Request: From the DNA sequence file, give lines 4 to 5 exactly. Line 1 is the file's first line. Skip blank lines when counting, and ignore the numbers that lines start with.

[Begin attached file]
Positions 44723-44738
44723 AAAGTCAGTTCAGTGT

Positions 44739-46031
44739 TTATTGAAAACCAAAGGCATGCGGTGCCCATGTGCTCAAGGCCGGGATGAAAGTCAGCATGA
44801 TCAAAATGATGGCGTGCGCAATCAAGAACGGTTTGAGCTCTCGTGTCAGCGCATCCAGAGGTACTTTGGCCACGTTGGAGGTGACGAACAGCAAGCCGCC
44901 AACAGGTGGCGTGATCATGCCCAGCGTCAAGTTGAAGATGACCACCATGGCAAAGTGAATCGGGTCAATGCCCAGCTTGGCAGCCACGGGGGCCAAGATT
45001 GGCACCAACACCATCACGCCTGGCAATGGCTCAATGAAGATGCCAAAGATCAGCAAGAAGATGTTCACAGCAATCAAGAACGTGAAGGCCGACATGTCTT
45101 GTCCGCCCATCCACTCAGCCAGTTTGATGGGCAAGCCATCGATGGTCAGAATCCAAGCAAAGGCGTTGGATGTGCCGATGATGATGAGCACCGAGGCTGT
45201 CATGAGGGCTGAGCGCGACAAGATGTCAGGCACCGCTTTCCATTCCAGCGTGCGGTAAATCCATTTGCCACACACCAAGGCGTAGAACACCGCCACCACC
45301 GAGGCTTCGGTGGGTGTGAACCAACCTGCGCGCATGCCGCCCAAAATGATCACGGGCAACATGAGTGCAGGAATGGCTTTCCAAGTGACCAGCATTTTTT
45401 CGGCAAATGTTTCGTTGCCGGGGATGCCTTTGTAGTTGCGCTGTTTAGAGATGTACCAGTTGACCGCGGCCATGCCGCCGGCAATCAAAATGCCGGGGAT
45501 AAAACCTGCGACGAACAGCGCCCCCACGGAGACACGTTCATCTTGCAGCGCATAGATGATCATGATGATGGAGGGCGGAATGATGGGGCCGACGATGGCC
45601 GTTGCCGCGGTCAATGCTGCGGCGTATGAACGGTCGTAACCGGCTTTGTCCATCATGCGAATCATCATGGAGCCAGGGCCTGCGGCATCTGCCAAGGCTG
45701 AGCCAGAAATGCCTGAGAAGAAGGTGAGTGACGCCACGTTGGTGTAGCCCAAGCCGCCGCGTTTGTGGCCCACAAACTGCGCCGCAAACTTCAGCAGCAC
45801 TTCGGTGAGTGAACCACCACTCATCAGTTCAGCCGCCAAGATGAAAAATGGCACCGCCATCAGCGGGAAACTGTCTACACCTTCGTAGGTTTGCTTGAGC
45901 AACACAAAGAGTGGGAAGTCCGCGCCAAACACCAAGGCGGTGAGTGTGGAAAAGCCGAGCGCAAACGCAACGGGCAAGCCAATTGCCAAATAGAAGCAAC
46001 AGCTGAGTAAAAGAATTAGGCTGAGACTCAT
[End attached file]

44739 TTATTGAAAACCAAAGGCATGCGGTGCCCATGTGCTCAAGGCCGGGATGAAAGTCAGCATGA
44801 TCAAAATGATGGCGTGCGCAATCAAGAACGGTTTGAGCTCTCGTGTCAGCGCATCCAGAGGTACTTTGGCCACGTTGGAGGTGACGAACAGCAAGCCGCC